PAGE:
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Readers E-mail – Is this a scam website? What can I do?

This e-mail came through from a ValueIreland.com reader recently. For the moment, I’m going to blank out the company name as I think the short answer to the question is no.

I ordered a hamper from ******* **** ******* based in Co Clare over a month ago. They have not delivered it and they do not respond to my enquiries or answer the phone but their website is still open to take money off people.

Have there been any complaints about them, is this a scam website? How do I contact them?

Back in June, I put together a series of top tips on what to watch out for on website when you’re shopping online – you can read those tips here.

Following those tips when checking out the website from the reader, there is a Company Registration Office entry with an address that matches the “real world” address for the company that is provided on the website. The website also provides a proper phone number on the site.

While they’re only cursory checks, it doess look like it might be a legitimate business website.

It is however still concerning that the company isn’t responding to the communication from their customers.

In situations like this, a little perseverance is required on the part of the customer to try to make contact. E-mails should be sent, phone calls made, and even a registered letter should be sent.

In all communications, the customer should be clear on what their expectations are from the business – are they looking for a refund, or are they still insisting on delivery of their order.

Of course, at the moment, given the “current economic climate”, the business may be undergoing some difficulties – which if it’s the case, they should really close down their site from accepting any further orders.

I did do a quick internet search for the company but couldn’t find any negative commentary about the business or the website.

If the company still refuses to respond to the customer, you can probably take it that they’re not acting in good faith.

In situations like this, it can be hard to chase down getting a refund or getting their order delivered. It could potentially be more effort than the original money handed over is worth.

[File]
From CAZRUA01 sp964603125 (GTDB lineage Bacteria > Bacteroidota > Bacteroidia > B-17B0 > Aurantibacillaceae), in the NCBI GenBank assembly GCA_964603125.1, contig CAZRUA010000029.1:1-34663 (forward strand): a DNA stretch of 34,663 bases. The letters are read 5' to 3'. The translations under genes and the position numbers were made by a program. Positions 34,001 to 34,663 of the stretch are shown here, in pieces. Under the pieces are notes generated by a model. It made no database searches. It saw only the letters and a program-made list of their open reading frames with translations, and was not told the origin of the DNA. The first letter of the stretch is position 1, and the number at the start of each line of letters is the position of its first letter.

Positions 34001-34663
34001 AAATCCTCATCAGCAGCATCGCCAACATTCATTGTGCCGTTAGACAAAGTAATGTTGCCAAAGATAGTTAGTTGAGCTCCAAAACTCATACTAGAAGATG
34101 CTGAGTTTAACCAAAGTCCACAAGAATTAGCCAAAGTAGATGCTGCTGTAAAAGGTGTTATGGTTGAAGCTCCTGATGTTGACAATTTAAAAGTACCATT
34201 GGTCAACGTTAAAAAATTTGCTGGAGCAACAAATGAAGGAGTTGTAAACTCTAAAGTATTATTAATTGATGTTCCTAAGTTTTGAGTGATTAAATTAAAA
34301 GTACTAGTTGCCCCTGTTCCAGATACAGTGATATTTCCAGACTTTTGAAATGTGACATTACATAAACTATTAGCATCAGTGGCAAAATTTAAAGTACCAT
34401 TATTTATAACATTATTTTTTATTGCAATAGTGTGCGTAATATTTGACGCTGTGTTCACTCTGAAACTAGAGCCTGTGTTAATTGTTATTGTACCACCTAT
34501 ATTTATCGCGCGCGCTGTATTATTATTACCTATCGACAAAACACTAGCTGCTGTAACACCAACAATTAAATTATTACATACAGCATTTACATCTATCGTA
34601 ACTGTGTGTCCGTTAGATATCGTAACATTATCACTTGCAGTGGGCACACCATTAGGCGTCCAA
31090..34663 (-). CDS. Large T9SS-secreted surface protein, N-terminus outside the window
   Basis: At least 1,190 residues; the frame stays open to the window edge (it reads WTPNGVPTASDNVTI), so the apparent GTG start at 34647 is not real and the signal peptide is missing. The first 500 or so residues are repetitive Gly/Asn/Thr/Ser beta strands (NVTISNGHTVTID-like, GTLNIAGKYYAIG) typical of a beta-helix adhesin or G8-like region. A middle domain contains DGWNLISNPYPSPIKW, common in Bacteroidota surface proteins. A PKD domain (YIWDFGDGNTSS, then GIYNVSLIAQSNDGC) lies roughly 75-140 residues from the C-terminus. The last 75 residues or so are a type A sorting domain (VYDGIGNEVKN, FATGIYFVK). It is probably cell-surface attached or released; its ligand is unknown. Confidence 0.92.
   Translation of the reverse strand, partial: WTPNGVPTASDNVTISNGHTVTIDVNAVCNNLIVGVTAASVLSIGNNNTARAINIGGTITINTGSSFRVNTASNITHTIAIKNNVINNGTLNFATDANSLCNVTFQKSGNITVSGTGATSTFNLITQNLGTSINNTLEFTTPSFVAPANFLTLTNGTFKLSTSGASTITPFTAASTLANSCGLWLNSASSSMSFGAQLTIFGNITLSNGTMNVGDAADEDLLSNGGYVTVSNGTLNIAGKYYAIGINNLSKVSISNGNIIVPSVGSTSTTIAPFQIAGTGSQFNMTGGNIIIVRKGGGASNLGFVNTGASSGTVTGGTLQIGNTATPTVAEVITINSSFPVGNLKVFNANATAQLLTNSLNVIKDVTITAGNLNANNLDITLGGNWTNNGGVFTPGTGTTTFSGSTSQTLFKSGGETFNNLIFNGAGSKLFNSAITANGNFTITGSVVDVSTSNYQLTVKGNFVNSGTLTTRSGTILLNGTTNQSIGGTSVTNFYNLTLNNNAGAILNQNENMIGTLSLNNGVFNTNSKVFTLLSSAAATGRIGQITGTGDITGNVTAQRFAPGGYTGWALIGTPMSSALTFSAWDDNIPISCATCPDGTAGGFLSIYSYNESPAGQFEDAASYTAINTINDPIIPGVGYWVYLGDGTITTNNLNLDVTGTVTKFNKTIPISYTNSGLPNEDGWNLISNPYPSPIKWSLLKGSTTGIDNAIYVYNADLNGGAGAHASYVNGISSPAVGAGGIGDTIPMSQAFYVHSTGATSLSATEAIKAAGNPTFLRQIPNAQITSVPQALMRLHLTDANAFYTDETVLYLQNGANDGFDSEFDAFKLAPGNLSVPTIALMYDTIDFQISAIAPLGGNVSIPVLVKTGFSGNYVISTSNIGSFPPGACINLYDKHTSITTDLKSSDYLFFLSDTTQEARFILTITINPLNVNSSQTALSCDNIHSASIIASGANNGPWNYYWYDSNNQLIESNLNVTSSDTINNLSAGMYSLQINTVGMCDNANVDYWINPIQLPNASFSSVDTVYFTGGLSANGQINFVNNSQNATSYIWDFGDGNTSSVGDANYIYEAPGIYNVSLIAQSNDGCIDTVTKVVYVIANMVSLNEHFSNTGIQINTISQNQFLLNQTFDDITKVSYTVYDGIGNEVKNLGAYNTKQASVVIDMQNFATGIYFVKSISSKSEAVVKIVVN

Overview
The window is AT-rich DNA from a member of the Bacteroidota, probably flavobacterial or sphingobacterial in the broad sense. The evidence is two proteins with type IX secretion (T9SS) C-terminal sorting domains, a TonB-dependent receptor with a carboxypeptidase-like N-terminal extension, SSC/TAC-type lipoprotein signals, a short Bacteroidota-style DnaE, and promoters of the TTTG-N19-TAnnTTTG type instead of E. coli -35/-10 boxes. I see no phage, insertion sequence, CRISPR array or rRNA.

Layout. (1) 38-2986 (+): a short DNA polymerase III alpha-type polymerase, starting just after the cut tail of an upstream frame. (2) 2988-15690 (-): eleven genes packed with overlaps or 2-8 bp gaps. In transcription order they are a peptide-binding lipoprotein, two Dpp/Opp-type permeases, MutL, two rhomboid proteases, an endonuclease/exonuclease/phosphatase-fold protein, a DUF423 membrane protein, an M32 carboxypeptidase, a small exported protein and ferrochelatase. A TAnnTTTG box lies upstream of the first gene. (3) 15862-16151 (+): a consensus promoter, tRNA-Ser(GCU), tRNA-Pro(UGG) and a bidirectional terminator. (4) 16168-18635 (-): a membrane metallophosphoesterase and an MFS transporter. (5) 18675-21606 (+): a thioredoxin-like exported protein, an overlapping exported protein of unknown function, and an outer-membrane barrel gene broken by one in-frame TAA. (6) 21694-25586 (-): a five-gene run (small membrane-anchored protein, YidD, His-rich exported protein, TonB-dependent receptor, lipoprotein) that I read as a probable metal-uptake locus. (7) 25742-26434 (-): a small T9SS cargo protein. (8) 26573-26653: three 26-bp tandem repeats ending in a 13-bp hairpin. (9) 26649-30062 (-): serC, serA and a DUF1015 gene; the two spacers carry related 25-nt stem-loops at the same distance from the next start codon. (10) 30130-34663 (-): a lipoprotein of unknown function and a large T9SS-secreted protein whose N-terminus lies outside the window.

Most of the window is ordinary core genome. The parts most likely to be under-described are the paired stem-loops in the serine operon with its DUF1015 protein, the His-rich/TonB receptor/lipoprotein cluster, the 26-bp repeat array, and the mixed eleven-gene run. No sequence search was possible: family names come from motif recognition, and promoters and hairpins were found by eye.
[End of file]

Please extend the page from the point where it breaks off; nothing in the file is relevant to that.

However, the first thing to do would be to lodge a claim to the Small Claims Court – assuming the order doesn’t exceed €2000 in value. The cost of making a claim is €15 and can be done online.

If the business continues to ignore communications, including now from the Small Claims Court, then the claim will be automatically treated as undisputed. The District Court will then make an order in your favour (without you having to attend court) for the amount claimed, and direct that it be paid within a short specific period of time.

If the business doesn’t pay up in response to the District Court order, then you can arrange to send the Court Order (Decree) to the Sheriff for collection – but you will incur further costs if you do this – but this will be refunded to you if the Sheriff succeeds in executing the Court Order. There’s no guarantee either that the Sheriff will be successful in getting the money either.

While this can all seem like a pain to do, I think that it’s essential that consumers should go to this length if business attempt to rip them off. It’s because many consumers don’t do this that many business are brave enough to continue to do it – they incur no consequences because of their activities.

1 comments On Readers E-mail – Is this a scam website? What can I do?

  • Assuming that you paid by credit card, contact the card company and tell them that you want to cancel the transaction. They don’t like doing this and will contact the offending retailer themselves. My experience is that people listen.

    They even got BT to answer the phone!

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